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Canada's Big Import Appetite Boosts Trade DeficitMonday, July 19, 2010 > 16:43:19
(Reuters – Louise Egan)
Canada's frothy economic recovery fueled an import surge in May, boosting the country's modest trade deficit and suggesting another interest rate hike may be warranted. Statistics Canada said on Tuesday the trade deficit in May totaled C$503 million ($488 million), up from revised shortfalls of C$330 million in April and C$356 million in March. The median forecast in a Reuters poll had called for the balance of trade to be flat in May, although several analysts had predicted a small deficit.
Import and export growth both beat expectations by a large margin, posting the biggest gains since July 2009, although the country imported more than it sold abroad.
Normally a trade deficit spells bad news for economic growth but analysts said second-quarter gross domestic product figures would be less affected this time given the growth in both import and export volumes as well as evidence of greater business investment and consumer spending.
"The consumer and business sectors in Canada were on fire as evidenced by a voracious appetite for imported capital and consumer goods that also reflects the oft-ignored virtues of Canadian dollar strength," Derek Holt and Gorica Djeric, economists at Scotia Capital said in a note to clients.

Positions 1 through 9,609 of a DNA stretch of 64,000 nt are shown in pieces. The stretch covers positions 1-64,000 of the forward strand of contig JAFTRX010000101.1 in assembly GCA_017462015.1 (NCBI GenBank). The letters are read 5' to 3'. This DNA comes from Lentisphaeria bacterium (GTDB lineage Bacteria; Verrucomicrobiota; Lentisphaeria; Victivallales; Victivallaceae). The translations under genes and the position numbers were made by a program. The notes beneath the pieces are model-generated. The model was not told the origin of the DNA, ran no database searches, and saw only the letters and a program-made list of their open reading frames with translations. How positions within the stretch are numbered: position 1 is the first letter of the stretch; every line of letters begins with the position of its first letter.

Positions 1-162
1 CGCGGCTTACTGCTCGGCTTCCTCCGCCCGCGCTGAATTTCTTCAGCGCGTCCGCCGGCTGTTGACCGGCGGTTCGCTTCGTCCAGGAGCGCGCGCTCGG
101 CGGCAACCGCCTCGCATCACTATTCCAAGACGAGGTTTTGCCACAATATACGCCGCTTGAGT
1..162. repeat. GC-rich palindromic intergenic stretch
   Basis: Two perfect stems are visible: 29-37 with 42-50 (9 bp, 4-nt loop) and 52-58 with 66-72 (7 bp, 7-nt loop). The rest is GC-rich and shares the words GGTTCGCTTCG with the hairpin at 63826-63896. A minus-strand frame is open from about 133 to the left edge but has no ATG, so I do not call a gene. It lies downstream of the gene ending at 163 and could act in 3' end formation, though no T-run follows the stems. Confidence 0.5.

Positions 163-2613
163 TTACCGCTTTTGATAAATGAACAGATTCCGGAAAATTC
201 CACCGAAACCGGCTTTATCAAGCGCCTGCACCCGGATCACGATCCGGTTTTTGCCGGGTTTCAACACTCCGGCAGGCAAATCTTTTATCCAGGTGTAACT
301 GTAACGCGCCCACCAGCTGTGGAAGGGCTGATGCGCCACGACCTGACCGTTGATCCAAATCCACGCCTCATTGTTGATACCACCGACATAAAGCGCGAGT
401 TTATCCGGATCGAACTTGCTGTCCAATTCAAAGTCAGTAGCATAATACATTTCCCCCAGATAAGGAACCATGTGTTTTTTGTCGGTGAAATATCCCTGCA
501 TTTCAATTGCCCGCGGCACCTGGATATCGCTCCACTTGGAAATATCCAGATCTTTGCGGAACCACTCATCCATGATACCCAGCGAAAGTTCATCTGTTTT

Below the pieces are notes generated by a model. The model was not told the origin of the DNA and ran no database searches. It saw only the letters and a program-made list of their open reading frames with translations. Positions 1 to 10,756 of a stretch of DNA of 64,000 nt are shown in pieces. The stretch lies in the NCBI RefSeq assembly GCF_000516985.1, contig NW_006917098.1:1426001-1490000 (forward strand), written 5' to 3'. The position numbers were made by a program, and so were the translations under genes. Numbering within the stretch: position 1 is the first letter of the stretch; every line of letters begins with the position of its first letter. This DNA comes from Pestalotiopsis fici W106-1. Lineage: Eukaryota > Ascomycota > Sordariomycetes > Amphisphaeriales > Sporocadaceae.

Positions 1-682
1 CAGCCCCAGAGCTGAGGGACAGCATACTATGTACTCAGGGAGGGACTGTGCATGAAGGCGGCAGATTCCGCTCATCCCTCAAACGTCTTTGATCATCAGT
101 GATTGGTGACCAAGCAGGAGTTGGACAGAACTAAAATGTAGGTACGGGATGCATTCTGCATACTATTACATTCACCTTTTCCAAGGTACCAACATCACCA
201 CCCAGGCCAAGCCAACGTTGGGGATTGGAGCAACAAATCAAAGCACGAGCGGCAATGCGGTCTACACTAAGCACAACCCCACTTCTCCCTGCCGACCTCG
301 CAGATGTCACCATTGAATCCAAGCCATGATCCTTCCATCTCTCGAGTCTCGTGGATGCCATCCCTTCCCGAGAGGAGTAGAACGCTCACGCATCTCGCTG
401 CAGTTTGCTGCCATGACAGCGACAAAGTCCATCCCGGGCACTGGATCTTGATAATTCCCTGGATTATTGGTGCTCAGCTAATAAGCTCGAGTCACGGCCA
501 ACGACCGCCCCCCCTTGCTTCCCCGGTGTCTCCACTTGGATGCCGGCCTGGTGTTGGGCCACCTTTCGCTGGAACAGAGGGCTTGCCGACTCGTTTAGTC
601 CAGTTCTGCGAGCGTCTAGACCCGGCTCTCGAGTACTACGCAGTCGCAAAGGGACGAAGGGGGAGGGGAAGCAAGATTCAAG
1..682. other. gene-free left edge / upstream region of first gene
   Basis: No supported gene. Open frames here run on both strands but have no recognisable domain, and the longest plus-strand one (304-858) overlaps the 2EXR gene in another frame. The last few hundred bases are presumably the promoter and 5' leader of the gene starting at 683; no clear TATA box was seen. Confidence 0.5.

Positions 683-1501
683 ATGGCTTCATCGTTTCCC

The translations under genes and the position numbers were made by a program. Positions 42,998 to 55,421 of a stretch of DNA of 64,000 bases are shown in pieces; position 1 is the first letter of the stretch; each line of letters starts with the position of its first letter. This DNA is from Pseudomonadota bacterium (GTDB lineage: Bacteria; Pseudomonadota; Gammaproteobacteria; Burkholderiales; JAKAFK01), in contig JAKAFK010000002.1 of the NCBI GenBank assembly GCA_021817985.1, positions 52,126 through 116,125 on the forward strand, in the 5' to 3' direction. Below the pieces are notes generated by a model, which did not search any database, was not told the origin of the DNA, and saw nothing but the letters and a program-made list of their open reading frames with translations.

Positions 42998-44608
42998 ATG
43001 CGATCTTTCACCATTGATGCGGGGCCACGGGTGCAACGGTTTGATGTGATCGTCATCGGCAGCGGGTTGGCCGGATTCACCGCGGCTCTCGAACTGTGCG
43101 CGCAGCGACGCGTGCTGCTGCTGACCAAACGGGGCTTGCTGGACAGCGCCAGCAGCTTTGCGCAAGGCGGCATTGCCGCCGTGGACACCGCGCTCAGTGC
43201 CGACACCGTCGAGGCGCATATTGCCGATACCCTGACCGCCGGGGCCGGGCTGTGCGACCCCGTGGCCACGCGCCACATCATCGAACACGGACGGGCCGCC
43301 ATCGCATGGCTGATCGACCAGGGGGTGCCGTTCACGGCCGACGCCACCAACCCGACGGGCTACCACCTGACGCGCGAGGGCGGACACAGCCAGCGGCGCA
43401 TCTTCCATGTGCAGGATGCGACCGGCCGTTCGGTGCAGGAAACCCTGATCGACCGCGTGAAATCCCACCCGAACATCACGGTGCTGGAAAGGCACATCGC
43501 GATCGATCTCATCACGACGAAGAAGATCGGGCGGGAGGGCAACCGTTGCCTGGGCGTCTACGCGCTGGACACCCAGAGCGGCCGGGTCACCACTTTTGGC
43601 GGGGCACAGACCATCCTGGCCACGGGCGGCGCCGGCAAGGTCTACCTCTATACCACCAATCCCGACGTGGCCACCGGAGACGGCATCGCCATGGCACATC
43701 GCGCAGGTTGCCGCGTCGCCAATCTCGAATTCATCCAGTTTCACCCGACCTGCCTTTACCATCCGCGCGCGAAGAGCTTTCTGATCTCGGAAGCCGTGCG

The trade numbers did nothing to dispel widespread expectations that the Bank of Canada will raise its key interest rate to 0.75% from 0.5% on July 20, which would be the bank's second rate increase following the recession. "We think these effects on net trade versus other components of GDP growth like consumer spending and business investment trade off against one another to still leave the case for a Bank of Canada hike next Tuesday intact," Holt and Djeric said.
Francis Fong, economist at TD Securities, said Canada's export strength reflects continued recovery in the United States and Europe. "TD Economics expects net exports to detract from growth in the next two quarters, with real export growth of 4%-6% and real import growth in the 7%-8% range," she said. "This will likely change at the end of this year when the U.S. economic recovery finds more solid ground and net exports become a driver of growth by next year."
Second-quarter GDP figures will not be released until the end of August. The central bank's latest forecast is for 3.8% annualized growth in the quarter, but it is expected to tweak that number in its quarterly update on July 22.
Exports jumped 5.2% to C$34.48 billion largely on the strength of automotive products, which accounted for over half the growth. Passenger vehicle sales to the United States leapt to their highest level since December 2006. Shipments abroad also grew for machinery and equipment as well as agricultural and fishing products. Energy exports eked out a 1.6% gain after three months of declines as volumes rose despite a drop in oil prices.
Imports jumped 5.7% to C$34.99 billion on widespread gains, including machinery and equipment and industrial goods – a sign that businesses are expanding – as well as consumer goods.
Canada's trade surplus with the United States widened in May to C$3.59 billion from C$3.46 billion on autos trade. Meanwhile the nation's deficit with countries other than the United States widened to C$4.09 billion from C$3.79 billion.